The first guy, young and energetic, with his emblazoned jacket and college smile, came by in his snazzy looking lettered truck and took a quick look at what I wanted to be repaired or replaced. I again told the young man that I just wanted the estimate. Before whipping out his suitcase of examples, he asked (as did all the sales people) how did I hear about his company. I’m sure this is a method to survey which forms of advertising work. To his surprise, I told him I knew the owner and founder of his company and used to prepare his advertising. After a brief yet impressive spiel, he pulled out a pre-printed form, did some quick calculations, visually scratching through the total and offering me a one-in-a-lifetime price if I signed on the dotted line.

His slip up came when he asked me to “guess” what the estimate might be. When looking at the total, I was surprised. It cost, even when his competent show of quality and durability, was a bit high. Within my reach, I wanted some comparisons before spending that much.
The second sales person arrived the next day, also in a lettered truck. I had used the company for another job and tried to use that fact for an opening line. He introduced himself as the owner of the company and carried no samples, briefcases, or even paper. I showed sales person number tow the same area. He did not measure or even touch the area. A quick scan and he was walking out the door. He gave me a rate for the item, but the price was the same for every item, no matter the size. After going to his truck, he handed me a brochure and recommended I go to the web and check out the specifications. I guess, he did not take Sales 101.

Sorry pal, you have to do better than that to get my bucks.
The third sales person, much like the first, had certain energy necessary to express excitement about the possibility I would give him money. He surveyed the area, made his presentation and recommendations. His price was reasonable and the product quality appeared suitable for my needs. He had delivered the customers expectations without over extending the pitch. When told he would be called in a few days, he was pleasant and not pushy.

Not bad.

The forth guy, again one of the owners, at least that what it said in the brochure and he told me personally with some aloof pride, gazed at my request but was more interested in commenting on the sale of the home and the neighborhood and other items which did not concern him or his company at this time. He asked what other companies I had interviewed, and then one-by-one dismissed them. His selling point was his company was local. He offered to do additional work, but when I showed him other projects, he was apparently disinterested.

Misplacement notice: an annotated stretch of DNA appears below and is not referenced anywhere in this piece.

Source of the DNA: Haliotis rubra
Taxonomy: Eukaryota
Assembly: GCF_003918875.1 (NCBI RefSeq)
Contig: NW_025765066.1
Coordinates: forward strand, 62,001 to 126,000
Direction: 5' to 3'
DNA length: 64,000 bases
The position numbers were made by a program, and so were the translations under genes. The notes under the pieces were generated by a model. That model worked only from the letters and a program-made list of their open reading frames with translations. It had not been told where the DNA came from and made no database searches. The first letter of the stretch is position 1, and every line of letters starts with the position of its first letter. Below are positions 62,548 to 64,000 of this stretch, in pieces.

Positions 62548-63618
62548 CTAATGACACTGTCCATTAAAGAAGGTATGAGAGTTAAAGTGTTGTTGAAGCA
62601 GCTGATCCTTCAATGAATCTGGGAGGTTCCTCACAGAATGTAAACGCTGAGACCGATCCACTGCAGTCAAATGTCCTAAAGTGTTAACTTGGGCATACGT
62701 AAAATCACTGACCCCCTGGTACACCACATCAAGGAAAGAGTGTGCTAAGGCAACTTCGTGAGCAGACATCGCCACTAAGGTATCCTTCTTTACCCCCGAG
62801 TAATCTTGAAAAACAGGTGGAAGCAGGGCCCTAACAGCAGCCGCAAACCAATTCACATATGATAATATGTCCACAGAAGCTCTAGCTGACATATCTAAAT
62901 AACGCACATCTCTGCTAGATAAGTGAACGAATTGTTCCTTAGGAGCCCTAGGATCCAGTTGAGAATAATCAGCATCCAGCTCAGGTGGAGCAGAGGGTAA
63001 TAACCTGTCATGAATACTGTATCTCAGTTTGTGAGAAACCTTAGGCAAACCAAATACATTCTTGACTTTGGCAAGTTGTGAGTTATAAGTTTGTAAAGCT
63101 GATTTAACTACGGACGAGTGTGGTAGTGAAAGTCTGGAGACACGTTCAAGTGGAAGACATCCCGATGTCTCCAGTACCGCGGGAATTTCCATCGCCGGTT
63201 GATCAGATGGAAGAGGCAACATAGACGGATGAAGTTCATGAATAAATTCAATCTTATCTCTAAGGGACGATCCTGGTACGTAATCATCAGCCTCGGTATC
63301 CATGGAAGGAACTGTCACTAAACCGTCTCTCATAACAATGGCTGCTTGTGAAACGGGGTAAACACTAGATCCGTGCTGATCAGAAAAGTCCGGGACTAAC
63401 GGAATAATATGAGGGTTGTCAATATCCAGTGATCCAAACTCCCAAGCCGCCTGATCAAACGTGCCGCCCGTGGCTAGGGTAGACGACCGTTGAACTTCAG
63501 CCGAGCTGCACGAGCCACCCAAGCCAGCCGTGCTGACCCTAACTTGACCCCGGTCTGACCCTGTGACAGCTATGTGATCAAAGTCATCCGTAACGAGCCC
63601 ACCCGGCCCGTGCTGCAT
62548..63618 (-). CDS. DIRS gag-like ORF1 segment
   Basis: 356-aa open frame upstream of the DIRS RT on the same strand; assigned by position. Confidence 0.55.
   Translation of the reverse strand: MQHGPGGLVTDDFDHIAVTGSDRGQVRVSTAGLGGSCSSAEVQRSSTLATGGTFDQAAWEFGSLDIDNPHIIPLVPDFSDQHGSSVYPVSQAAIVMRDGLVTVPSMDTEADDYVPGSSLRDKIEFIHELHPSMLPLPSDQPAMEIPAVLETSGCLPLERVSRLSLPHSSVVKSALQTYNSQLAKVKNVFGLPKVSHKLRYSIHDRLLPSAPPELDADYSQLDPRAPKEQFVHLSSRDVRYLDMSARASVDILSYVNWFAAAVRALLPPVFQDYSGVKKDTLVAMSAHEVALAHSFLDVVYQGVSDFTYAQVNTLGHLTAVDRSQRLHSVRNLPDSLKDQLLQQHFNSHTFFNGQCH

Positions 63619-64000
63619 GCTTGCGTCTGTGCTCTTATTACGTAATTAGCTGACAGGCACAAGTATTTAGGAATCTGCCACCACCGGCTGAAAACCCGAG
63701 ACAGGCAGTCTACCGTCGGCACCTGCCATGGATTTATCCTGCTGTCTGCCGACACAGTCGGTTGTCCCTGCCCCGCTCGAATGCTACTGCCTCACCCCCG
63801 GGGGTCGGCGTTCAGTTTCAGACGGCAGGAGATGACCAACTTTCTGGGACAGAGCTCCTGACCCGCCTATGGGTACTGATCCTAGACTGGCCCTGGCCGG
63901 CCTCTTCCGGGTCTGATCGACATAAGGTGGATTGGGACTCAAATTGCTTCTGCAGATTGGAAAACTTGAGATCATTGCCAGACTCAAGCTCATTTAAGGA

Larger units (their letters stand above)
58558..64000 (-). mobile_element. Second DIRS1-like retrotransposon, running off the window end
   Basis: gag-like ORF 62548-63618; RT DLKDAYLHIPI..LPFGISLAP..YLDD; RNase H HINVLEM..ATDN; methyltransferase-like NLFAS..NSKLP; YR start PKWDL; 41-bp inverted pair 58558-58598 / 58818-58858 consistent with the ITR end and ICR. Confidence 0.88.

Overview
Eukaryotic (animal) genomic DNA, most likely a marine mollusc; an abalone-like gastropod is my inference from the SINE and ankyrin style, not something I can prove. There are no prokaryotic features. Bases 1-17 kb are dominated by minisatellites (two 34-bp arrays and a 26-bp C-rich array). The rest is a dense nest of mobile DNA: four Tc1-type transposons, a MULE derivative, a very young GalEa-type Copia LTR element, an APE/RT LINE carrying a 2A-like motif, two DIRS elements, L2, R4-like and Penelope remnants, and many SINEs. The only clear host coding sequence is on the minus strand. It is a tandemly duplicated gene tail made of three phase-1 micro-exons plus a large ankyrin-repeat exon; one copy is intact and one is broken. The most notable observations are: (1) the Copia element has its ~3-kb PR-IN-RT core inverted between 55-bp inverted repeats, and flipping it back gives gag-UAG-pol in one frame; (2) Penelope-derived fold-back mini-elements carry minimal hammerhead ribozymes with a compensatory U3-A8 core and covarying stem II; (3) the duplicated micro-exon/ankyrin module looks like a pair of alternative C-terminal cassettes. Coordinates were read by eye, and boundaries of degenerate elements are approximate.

How does this guy stay in business?

With the specifications and prices of all the different items in front of me, I had already made a decision.

Now everyone is happy.

Now onto the next project.

Tuesday, January 25, 2011

You Left Me?

As I remember, we ended as lovers, but you may have remembered it different, perhaps it was not meant for you and I to be together, so we stopped, or did we just separate, or were we ever together, except to be in the same physical location, apart in dreams and wonders, going different paths, holding one another for strength, but not guidance, the same in time, yet time changes.
Or did I leave you? 

Is there an answer or should we even ask the question?

I had to add this comment from an unknown writer. It just fits:
Or did she wonder if she was only an uninvited intruder in your space while you silently watched her walk away?

Where Is Your Passion?

I saw this article the other day and am fascinated about the subject.
The Constitution may guarantee the pursuit of happiness, but, as we all know, landing the prize is a different story. It's a winding road through the options we're given. Buying stuff, status, wealth, popularity, the refrigerator, the medicine cabinet -- all the standbys have failed to get the job done. What really works, though, is something that wouldn't cross most of our over productive minds: a passion or a hobby.
Robert Vallerand from the University of Quebec at Montreal and his associates found that participating in a passion can add eight hours of joy to your week. I think we could all hoist a glass to an extra eight hours of freedom from the usual barrage of pressures and strife. But a passion doesn't just plug you into a dependable source of rhapsodic moments each week; it also provides the best kind of happiness: gratification, a lasting sense of fulfillment that the instant mood upgrades can't. Passions demand initiative and mastery, which go deep to satisfy core self-determination needs.